To begin with, the room was set on braise. Somewhere towards the end of standing series, it went down to a simmer. By the end, I was done, but not overcooked. Overall, it was a good class.
I tried harder to concentrate in balancing series, with some success. I made it through one of the Standing Head to Knee parts without falling out. And Standing Bow was pretty good, but by that time the heat was beginning to get to me.
Amy's tip in Cobra is simply amazing. By trying to extend forward first as your are lifting up, it really isolates the lower back. I was reaching new muscles, or new parts of muscles in the pose today. And I came out nearly cramping. Then I did something similar in Full Locust, and came close to cramping in my mid-back. And now I really am feeling it.
And I also got some new feeling in Camel. Usually, I can feel compression in my lower back, and I also feel it in my shoulders and neck. Today, for whatever reason, I could also really feel stuff in the middle of my back. I'm not even sure if I'm supposed to feel anything there in this pose, but it felt good. I don't really know if this was just a strange feeling, or whether its a sign of progress.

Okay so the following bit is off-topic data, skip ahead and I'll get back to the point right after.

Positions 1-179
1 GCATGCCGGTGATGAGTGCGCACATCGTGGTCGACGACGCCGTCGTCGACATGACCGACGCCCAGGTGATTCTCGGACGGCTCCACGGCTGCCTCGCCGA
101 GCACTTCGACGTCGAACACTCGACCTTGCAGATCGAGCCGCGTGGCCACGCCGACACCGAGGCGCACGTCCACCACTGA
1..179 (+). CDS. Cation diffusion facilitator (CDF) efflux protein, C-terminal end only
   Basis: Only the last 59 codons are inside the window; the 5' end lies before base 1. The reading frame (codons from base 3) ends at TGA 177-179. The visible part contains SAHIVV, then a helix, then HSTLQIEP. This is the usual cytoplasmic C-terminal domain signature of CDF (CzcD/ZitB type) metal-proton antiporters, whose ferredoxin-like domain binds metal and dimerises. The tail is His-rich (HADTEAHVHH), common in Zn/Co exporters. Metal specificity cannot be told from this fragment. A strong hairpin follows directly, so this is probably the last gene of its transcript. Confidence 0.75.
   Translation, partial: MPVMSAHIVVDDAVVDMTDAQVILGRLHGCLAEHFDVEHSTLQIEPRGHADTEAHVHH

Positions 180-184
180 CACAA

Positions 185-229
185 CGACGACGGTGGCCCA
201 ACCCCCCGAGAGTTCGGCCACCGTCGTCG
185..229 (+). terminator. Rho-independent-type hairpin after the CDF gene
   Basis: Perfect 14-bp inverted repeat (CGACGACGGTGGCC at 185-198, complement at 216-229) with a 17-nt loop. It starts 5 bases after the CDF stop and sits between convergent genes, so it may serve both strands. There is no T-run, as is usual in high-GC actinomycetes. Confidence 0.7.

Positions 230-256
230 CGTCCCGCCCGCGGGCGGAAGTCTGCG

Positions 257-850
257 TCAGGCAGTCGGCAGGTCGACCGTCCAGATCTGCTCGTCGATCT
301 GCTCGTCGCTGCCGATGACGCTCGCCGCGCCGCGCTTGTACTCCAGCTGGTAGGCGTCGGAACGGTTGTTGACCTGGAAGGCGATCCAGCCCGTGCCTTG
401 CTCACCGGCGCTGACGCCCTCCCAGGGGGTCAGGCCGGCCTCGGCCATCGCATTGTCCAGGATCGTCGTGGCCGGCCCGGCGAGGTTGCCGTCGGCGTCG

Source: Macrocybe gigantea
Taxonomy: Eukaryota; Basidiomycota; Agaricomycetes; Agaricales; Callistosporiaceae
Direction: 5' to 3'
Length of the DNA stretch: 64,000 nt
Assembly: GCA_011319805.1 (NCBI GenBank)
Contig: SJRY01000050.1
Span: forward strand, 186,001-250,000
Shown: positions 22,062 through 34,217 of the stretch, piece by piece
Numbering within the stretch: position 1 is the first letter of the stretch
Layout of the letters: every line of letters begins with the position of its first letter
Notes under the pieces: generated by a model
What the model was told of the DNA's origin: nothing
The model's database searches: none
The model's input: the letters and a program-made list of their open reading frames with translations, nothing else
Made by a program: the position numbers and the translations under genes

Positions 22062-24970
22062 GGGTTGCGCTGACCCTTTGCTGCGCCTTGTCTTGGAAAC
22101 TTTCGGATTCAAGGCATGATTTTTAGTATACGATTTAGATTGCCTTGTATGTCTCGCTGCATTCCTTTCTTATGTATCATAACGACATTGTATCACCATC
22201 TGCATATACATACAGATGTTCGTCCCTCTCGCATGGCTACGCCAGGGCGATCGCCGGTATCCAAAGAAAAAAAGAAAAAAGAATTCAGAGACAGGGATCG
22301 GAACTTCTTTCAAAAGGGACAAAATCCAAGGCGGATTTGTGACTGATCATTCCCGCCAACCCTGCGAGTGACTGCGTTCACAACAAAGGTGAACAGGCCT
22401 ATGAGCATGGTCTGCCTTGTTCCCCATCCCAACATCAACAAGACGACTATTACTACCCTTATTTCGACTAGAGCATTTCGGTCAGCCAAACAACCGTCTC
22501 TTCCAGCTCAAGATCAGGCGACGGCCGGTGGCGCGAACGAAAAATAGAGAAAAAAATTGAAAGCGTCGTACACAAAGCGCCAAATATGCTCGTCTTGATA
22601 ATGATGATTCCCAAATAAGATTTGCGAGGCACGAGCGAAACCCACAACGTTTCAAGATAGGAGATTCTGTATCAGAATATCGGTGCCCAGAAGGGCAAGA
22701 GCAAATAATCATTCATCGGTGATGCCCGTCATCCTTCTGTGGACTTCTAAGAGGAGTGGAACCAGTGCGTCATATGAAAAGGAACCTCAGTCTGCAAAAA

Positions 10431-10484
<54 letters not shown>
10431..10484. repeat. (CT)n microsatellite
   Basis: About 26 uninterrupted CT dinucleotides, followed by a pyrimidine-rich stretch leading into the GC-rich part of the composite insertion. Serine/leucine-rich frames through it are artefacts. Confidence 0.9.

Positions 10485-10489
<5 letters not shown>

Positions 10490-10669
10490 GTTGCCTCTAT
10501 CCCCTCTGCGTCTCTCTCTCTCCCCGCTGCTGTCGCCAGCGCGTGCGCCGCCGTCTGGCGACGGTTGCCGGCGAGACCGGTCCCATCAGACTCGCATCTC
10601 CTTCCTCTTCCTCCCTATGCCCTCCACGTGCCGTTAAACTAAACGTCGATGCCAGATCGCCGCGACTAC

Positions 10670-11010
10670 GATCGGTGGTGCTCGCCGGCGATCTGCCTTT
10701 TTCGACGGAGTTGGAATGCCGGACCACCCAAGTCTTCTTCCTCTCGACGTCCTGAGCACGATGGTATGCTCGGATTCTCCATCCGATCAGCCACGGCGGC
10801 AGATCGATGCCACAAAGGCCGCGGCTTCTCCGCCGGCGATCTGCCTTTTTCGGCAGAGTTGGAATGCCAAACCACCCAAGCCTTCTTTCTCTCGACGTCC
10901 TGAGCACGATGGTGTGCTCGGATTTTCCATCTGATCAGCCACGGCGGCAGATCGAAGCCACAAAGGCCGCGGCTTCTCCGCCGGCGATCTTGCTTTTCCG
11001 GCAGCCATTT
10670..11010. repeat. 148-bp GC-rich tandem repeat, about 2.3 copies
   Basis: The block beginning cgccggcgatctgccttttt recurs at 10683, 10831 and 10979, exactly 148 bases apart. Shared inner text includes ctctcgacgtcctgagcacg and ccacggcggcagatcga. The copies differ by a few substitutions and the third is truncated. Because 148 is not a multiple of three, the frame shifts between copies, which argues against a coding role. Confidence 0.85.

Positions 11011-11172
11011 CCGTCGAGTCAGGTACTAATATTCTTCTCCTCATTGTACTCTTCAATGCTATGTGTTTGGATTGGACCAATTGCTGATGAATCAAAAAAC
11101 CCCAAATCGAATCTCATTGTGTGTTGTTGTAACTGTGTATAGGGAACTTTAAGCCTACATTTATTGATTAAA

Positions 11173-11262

The day 203 meditation begins with the quote from Confucius that before you fix the world, you have to fix the nation; before the nation, the village, and so forth until it comes down to fixing yourself first. This is a recurring theme, and on this blog it goes all the way back to my post about changing the world one camel at a time.
Gates talks about how, through yoga practice, he has stripped away layer after layer of accepted ideas -- ideas which caused him to suffer. He doesn't here mention any specific ideas that he stripped away. Some of them we are familiar with from earlier posts -- his youthful competitiveness is a big one, for example.
I've noticed some of this happening in asana practice. Here's one simple example: The top of my shorts would roll down a bit after several poses, including every forward bend. After those poses, I would always roll them back up over my bellyhang. I probably told myself that it was a matter of comfort. But what I was really uncomfortable with was the idea of the bellyhang. And the shorts rolling down some just exacerbated this body image problem I was having. Somewhere along the way, I dropped this adjustment. I think the same thing happens with my shorts, but I'm not even positive of that. I just don't care that much about it anymore. The bellyhang hasn't completely disappeared. But my fetish over trying to hide it -- my irrational discomfort with it -- that part has simply gone away with the practice. And that's just a very small example of the sort of bad ideas that seem to fall away with asana practice.